### Not Quite Being Lucky

Often, there is an element of luck when it comes to trading. Even if your analysis is spot on, the timing is very difficult. A famous example from the real world can be found in Michael Burry, the storied US investor who correctly predicted the 2008 housing bubble from Michael Lewis’ bestseller “The Big Short”. He had to face down a revolt among his investors that nearly chased him out of the very trades that would land him in the history books. Burry’s financial backers balked at a steady stream of expensive payments made to keep his trades in play as the markets dithered.

There is a way for traders to compensate for luck – risk management. Overlooking this essential component of the strategy is how an incredibly lucky trader – someone who can frequently call trades correctly – may still lose money in the aggregate. Conversely, using risk management effectively is how a poor win rate can still translate into profitability.

How is it that a lucky trader can lose money overall? Consider a person who profited on 8 trades out of 10, making 10 dollars per trade. On the two remaining trades, however, 50 dollars were lost each time. On net, this will leave the trader 20 dollars poorer. In this special report, we will show how an unlucky trader can still be profitable, and what you can do to optimize risk management.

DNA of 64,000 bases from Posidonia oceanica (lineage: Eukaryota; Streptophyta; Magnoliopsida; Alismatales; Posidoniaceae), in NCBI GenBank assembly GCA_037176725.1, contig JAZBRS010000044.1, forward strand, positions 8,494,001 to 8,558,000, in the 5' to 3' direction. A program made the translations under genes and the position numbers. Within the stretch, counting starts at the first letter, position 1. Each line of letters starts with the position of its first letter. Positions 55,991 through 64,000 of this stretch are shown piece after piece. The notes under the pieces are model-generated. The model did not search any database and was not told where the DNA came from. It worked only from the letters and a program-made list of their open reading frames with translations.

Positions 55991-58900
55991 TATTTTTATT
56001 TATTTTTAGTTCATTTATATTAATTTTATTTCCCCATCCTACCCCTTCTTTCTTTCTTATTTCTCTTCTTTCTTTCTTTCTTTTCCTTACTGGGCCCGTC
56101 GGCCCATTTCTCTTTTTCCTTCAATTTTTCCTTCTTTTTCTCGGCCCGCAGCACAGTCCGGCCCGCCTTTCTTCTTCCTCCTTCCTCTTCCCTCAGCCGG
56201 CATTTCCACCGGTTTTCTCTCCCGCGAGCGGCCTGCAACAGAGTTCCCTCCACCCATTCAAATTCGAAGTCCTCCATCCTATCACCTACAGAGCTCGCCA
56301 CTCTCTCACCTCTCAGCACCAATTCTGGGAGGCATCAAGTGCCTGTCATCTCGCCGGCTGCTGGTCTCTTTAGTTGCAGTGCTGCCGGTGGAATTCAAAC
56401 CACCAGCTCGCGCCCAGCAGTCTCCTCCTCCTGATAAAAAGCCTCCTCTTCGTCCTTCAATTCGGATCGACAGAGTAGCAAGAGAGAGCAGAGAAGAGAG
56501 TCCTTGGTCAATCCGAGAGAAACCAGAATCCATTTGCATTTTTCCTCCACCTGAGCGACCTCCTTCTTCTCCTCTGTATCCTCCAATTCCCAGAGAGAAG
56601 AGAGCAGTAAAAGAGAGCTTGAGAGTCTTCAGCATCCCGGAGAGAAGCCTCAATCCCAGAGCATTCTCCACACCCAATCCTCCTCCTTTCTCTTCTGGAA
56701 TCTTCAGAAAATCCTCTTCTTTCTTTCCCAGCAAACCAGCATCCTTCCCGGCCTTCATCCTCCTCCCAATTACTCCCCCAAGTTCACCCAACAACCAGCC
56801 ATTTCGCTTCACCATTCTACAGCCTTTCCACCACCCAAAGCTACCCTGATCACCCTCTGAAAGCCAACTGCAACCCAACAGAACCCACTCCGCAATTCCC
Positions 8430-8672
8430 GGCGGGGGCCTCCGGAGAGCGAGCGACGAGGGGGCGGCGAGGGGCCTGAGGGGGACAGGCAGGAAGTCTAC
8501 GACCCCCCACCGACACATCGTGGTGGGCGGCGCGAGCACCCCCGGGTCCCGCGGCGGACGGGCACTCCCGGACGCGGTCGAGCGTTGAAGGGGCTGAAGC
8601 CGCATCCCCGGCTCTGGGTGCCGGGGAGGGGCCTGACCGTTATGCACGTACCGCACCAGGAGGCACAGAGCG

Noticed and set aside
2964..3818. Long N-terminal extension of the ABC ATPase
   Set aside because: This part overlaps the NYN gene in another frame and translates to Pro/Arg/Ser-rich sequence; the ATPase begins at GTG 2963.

### The First Random Walk – Understanding the Sequence

A random walk simulation was used to mimic someone trading 100 times in a row. Each random walk has a few parameters: starting account balance, the maximum risk a person is willing to take per trade as a percentage of the account balance (which stays the same as the trader makes or losses money), the risk-reward ratio (how much the trader wants to make relative to how much is put at risk), and finally the trader’s luck (the chance that a given trade in the sequence is profitable).

The first random walk is shown on the chart below. It simulates a trader that starts with a $2k account, risks 1% per trade, has a risk/reward (RR) ratio of 1:1 (meaning that the first trade risks losing $20 to make a profit of $20), and has 50% luck. Being lucky about half of the time had a predictable outcome. The ending balance ($1990) was nearly identical to where it started ($2000) after one hundred trades.